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Applicability of the Fundamentals of Laparoscopic Surgery Exam to OBGYN Practice

Purpose:  In the climate of increasing specialization and advancing laparoscopic techniques, the goal of this study is to determine if the 5 required tasks in FLS exam are relevant skills for gynecologists. We hypothesize that the FLS exam does not correlate with current practice of gynecologic surgery and suggest that there may be better tasks to assess competency for graduating OBGYN residents.


Background: In an effort to standardize surgical knowledge and skills, the FLS exam is now being required to be a board certified OBGYN.  While this test has been validated and used for many years in general surgery training, there have been few studies showing its translation to current OBGYN training. The test has a written portion and a manual exam comprising of a peg transfer, cutting, intracorporal, extracorporeal suture tying and endoloop.


Methods: This is a cross sectional study, in which OBGYN attendings, including generalists and sub specialists at a community hospital.  In the initial portion of the study, participants were surveyed on their laparoscopic case volume, confidence in laparoscopic surgery, prior training years experience, perception on applicability of the manual FLS tasks to their practice.  In the second portion of the study, the participants will be assessed by two evaluators in the five FLS tasks. Times, penalties and overall pass rates will be measured. A post test survey will be administered regarding the applicability of the FLS tasks in their practice.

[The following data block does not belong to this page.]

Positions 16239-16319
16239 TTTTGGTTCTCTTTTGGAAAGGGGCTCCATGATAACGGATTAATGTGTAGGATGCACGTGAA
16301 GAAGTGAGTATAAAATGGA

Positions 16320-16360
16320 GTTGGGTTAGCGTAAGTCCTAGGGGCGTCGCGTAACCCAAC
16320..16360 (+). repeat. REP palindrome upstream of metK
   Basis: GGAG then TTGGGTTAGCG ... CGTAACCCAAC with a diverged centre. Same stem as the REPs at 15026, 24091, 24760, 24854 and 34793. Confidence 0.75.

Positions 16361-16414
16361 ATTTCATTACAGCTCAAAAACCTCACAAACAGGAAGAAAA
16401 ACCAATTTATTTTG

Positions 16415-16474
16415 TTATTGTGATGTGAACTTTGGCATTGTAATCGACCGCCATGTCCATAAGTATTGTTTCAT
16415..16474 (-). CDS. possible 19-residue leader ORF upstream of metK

Results: Preliminary data with a sample size of 17 from pre-test survey showed that the vast majority of practicing OBGYNs rarely or never used an endoloop, intracorporeal and extracorporeal knots.  There were no correlations found between surgeon characteristics and beliefs on FLS exam. The practical skills evaluation is currently ongoing.


Discussions: There are several weaknesses to this study, including self reporting bias, lack of awareness of the components FLS exam, small sample size, and limitation to one institution.  The next steps of this study will be to increase sample size and other include institutions OBGYN attendings and begin evaluating practicing OBGYNs on the 5 FLS tasks.  This study also does not address the written portion of the FLS exam.  

Topics: CREOG & APGO Annual Meeting, 2020, Resident, Faculty, Residency Director, Medical Knowledge, Practice-Based Learning & Improvement, GME, Assessment, Minimally Invasive Surgery, General Ob-Gyn,

General Information

Resident,Faculty,Residency Director,
Medical Knowledge,Practice-Based Learning & Improvement,
Clinical Focus
Minimally Invasive Surgery,General Ob-Gyn,

Author Information

Jessica Li, MD, Stamford Hospital; Sarah Kim, MD

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